Vagrancy and the absence of reasonable housing are now at emergency levels in the United States, yet outrageous weather occasions, fueled by climate change, take steps to compound these issues. A new Center for the American Progress report, “A Perfect Storm: Extreme Weather as an Affordable Housing Crisis Multiplier,” clarifies how climate change is intensifying the moderate housing emergency and lays out solutions for building strong, healthy, fair, accessible, and affordable communities that are resilient to existing and future climate impacts.
The report approaches policymakers to all the while address climate change and housing issues, which would save money and lives while improving the health and livelihood of communities the country over. It would likewise address the national deficiency of 7 million reasonable and accessible rental homes for very low-income renters, an issue that disproportionately influences communities of color and disabled individuals.
The report traces five key suggestions to help mitigate the issue:
- Bolster impartial departure and disaster recuperation for all survivors of natural disasters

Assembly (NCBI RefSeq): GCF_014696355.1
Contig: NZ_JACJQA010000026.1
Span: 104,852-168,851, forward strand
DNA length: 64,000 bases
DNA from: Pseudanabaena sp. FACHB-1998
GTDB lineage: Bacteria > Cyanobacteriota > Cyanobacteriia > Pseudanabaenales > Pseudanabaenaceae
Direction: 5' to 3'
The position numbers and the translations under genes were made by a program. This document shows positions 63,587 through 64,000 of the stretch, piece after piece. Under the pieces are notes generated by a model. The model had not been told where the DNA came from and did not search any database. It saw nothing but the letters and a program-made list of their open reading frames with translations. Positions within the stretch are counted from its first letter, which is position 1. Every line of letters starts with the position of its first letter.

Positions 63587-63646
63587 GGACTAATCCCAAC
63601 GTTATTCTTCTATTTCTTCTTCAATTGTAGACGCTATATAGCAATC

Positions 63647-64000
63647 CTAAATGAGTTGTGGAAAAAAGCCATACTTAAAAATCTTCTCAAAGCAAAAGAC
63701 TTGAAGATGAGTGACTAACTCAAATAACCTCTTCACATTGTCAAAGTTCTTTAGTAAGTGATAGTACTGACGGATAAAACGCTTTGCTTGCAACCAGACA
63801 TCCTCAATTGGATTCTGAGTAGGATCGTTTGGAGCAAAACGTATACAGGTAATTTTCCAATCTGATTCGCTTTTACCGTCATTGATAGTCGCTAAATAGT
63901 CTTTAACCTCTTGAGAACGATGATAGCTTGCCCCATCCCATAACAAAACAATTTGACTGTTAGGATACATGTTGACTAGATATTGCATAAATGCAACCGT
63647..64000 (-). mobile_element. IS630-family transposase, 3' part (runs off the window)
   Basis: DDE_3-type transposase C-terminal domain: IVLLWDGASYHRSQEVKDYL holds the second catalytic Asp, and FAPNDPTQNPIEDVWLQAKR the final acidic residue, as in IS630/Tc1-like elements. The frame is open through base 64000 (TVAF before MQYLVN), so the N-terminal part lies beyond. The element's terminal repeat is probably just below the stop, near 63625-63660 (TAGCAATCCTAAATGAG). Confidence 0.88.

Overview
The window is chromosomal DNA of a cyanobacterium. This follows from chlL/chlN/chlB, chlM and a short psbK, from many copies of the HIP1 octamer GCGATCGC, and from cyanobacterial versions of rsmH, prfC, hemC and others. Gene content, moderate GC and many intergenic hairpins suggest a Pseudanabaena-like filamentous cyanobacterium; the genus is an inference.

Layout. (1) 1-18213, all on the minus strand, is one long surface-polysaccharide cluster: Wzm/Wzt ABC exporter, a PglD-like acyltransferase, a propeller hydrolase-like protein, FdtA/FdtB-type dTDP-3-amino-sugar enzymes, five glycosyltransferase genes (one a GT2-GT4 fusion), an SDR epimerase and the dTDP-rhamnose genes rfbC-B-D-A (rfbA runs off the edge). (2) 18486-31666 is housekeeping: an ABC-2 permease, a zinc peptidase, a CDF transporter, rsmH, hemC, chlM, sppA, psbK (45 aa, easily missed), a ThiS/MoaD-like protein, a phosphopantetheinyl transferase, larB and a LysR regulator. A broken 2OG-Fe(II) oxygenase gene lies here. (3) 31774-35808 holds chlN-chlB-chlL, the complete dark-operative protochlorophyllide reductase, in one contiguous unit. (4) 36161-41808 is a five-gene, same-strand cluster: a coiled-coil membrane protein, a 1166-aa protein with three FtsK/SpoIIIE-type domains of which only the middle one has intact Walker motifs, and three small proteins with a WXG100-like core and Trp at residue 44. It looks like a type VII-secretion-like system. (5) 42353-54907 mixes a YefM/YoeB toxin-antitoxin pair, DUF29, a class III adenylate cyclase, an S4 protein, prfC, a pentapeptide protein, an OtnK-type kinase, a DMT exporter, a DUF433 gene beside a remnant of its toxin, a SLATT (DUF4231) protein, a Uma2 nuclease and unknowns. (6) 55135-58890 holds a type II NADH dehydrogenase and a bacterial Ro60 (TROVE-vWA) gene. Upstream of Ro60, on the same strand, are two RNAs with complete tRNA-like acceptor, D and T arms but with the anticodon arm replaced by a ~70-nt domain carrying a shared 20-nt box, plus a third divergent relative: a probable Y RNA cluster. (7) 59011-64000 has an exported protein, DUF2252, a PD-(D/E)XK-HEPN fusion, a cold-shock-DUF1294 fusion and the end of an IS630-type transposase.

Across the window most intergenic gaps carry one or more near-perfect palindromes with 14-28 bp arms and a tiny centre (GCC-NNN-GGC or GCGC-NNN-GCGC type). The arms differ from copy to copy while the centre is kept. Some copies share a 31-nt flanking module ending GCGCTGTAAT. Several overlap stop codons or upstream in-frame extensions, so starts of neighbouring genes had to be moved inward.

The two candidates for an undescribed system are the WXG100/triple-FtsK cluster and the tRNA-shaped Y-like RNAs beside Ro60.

- Grow investments in government rental and homeless assistance programs
- Prioritize fair housing policies and just community development
- Invest in infrastructure that is worked to last, including by improving the design and resilience of new and existing infrastructure
- Increment funding for disaster relief and climate change adaptation procedures
“Previous attempts to address the devastating impacts of natural disasters have failed to consider the intertwined threats of more extreme weather due to climate change and the lack of affordable housing,” said Guillermo Ortiz, co-author of the report and research assistant for Energy and Environment at the Center for American Progress. “It is important for policymakers across all levels of government to be diligent in building more resilient and prepared communities.”
Disclaimer: The views, suggestions, and opinions expressed here are the sole responsibility of the experts. No Enviro Magazine journalist was involved in the writing and production of this article.